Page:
The 1990 CZMA reauthorization established a new, competitve "enhancement grants" program that encourages each coastal state to improve its CZM program continually to achieve one or more of eight objectives. Three of these objectives may be useful for statewide wetlands strategies: (1) protection, restoration, enhancement, or creation of coastal wetlands; (2) assessment and control of the cumulative impacts of coastal development on coastal resources such as coastal wetlands ; and (3) preparation and implementation of Special Area Management Plans for important coastal areas. The National Oceanic and Atmospheric Administration (NOAA), in consulation with each state, must determine priorities for improvement for each objective.
The CZMA reauthorization also established a new Coastal Nonpoint Pollution Program, which requires that each coastal state develop a program to protect coastal waters from nonpoint sources of pollution from adjacent adjacent coastal land uses. NOAA and the U.S. Environmental Protection Agency (EPA) will implement this program jointly through the CZMA and Section 319 of he Clean Water Act.
The reauthorization makes it clear that activities subject to consistency requirements include outer continental shelf lease sales and ocean dumping, whether in or outside the coastal zone.
Full text of law:Click here for full text
Related laws/programs: Section 404 Clean Water Act, Section 319 Clean Water Act, Special Area Management Plans
Contacts:
Office of Ocean Coastal Resource Management
National Oceanic and Atmospheric Administration
U.S. Department of Commerce
1825 Connecticut Avenue, NW
Room 724 N/OR3
Washington, DC 20235
(202)606-4135
Links:FWS overviewNOAA's Coastal Zone Management Program Page,MD's Coastal Zone Management Program

Title:Conservation Reserve Enhancement Program (CREP)
Lead agency/organization:USDA - Farm Service Agency (FSA)
Other organizations involved: USDA - Natural Resources Conservation Service (NRCS), Maryland Department of Agriculture (MDA), Maryland Department of Natural Resources (DNR), Ducks Unlimited, Chesapeake Bay Foundation, Future Harvest – CASA, Soil Conservation Districts
Summary:
The CREP is a Maryland-specific enhancement of the Conservation Reserve Program. The CREP offers payments above normal rental rates for establishing riparian forest buffers, retiring highly erodible lands, and restoring wetlands and shallow water habitats. The goal is to enroll 100,000 acres of environmentally sensitive land statewide (70,000 acres of riparian forest buffers and hebaceous buffers, 20,000 acres of highly erodible land within 1,000 feet of a stream, 5,000 acres of wetlands, and 5,000 acres of shallow water habitat).
Eligible areas must have been planted as cropland two of the five most recent years. Marginal pasture adjacent to streams is also eligible if it is suitable for planting to a riparian forest buffer. Enrolled lands will receive a per acre rental rate, plus a 100% rental rate bonus for planting a forest buffer, and an 80% rental rate bonus for planting herbaceous buffers, retiring highly erodible land, or restoring wetlands. All CREP practices receive a one-time incentive payment of $100/acre from the State of Maryland. Additional incentives are also available for some practices. Rental payments will be made yearly for the life of the contract. A 10-15 year contract is required. Landowners also have the option to sell permanent easements to the State of Maryland for land enrolled in CREP. Easement payments are based upon local land values. Current benefits include the one-time sign-up bonus, yearly land rental payments, maintenance payments, and 75-100% cost share. Enrollment is non-competitive and open.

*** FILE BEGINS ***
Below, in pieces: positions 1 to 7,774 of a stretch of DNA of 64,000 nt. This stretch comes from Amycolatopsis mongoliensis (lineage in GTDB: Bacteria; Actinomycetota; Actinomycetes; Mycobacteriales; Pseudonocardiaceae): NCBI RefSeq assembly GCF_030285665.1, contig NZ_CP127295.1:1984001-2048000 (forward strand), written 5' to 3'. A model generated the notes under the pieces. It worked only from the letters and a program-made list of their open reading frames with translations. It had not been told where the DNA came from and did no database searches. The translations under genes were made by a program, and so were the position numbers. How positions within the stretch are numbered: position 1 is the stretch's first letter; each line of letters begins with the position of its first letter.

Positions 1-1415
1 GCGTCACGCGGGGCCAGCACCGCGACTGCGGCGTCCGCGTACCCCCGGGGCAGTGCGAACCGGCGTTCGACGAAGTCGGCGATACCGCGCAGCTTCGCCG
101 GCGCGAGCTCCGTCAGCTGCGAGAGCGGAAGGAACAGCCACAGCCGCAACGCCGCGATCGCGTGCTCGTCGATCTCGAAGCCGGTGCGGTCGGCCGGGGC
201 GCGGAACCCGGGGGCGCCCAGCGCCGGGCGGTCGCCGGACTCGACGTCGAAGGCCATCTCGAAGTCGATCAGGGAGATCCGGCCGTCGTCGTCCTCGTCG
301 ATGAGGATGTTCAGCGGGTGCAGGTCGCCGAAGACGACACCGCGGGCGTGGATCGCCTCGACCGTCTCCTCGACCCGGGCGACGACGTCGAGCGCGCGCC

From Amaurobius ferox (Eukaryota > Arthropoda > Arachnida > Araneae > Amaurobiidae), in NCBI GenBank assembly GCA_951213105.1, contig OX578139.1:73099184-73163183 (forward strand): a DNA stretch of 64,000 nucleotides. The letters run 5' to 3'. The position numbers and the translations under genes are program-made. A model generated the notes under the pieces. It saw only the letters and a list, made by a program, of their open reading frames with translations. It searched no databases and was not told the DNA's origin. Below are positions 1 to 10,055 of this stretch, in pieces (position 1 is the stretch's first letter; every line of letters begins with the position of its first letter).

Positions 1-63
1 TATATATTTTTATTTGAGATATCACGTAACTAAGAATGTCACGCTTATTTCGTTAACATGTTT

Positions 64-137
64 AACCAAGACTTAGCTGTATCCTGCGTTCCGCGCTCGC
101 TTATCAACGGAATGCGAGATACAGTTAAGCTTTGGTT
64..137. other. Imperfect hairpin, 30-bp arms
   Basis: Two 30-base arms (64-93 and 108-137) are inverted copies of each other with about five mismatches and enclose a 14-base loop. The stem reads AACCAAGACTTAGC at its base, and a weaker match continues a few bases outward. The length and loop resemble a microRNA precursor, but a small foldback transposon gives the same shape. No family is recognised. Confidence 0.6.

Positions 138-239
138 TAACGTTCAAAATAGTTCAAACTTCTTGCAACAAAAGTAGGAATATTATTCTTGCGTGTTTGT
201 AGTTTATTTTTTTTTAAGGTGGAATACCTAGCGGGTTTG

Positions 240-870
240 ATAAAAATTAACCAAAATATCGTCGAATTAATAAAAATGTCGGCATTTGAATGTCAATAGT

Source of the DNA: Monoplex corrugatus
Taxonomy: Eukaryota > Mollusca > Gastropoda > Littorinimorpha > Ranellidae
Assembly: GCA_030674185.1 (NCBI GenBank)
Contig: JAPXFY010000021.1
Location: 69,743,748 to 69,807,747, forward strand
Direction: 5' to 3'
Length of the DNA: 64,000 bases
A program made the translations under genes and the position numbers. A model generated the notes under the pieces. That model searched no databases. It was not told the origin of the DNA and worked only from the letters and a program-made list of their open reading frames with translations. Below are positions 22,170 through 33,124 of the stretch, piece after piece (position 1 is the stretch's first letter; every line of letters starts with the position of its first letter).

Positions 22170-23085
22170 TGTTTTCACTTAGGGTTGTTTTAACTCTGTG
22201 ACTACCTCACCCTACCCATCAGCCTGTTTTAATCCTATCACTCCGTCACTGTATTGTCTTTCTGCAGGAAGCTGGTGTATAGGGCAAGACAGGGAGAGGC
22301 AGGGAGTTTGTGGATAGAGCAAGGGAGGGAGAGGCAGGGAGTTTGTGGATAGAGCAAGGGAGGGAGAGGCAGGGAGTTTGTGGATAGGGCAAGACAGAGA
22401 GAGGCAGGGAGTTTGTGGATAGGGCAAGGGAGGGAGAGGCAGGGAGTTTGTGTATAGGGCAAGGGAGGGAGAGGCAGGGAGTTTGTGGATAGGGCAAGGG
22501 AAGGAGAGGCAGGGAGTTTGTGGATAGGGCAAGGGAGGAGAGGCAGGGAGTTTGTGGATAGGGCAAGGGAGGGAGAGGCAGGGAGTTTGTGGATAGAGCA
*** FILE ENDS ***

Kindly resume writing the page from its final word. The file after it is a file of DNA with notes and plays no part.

Related Laws/Programs:Conservation Reserve Program
Contacts:
USDA Service Center located in each county

Maryland Farm Service Agency
8335 Guilford Rd. Suite E
Columbia, MD 21046
(410) 381-4550

Maryland Department of Agriculture
Office of Resource Conservation
50 Harry S. Truman Parkway
Annapolis, MD 21401
(410) 841-5863
Other Links:CREP Homepage, CREP factsheet, FAQ’s, press release

Title:Conservation Reserve Program (16 U.S.C. Sec. 3830-3837 (Supp. 1991))
Lead agency: USDA - Farm Service Agency (FSA)
Other agencies/organizations involved: USDA - Natural Resources Conservation Service (NRCS)
Summary:
The Conservation Reserve Program (CRP) was established by the 1985 Farm Bill, and expanded in later amendments of that bill. The CRP provides cost sharing and land rental payments to farmers for a variety of conservation practices, including establishing permanent cover on highly erodible lands, planting filter strips and riparian forest buffers adjacent to streams and other waterbodies, and restoring wetlands and shallow water areas for wildlife.
Landowners enter into contracts for 10 to 15 years, during which they recieve annual rental payments. For the duration of the contract, no commodity crops can be grown on land enrolled in CRP. Haying, grazing, and harvesting of CRP acreage for agricultural or commercial purposes is also prohibited during the contract period.
A maximum of 25 percent of a county's eligible cropland may be enrolled in the program. Landowners can offer to enroll land in CRP during announced sign-up periods, which usually occur only once or twice per year. This is a competitive process in which offers for CRP contracts are ranked nationally, then selected for funding based on their cost and environmental benefits.
For some conservation practices such as riparian buffers, filter strips, grassed waterways, contour buffer strips, and shallow water areas for wildlife, land can be offered for enrollment at any time (continous sign-up) and does not have to go through the competitive ranking process.
The Chesapeake Bay region, the Great Lakes region, and the Long Island Sound have been designated as national conservation priority areas for CRP. One goal is to achieve significant enrollment in these areas so as to protect and improve thier water quality and wildlife habitat.
Related laws/programs: Conservation Reserve Enhancement Program
Contacts:
USDA Service Center located in each county

Conservation and Environmental Protection Division
Agricultural Stabilization and Conservation Service
U. S. Depaprtment of Agriculture
P. O. Box 2415
Washington, DC 20013
202-447-6221​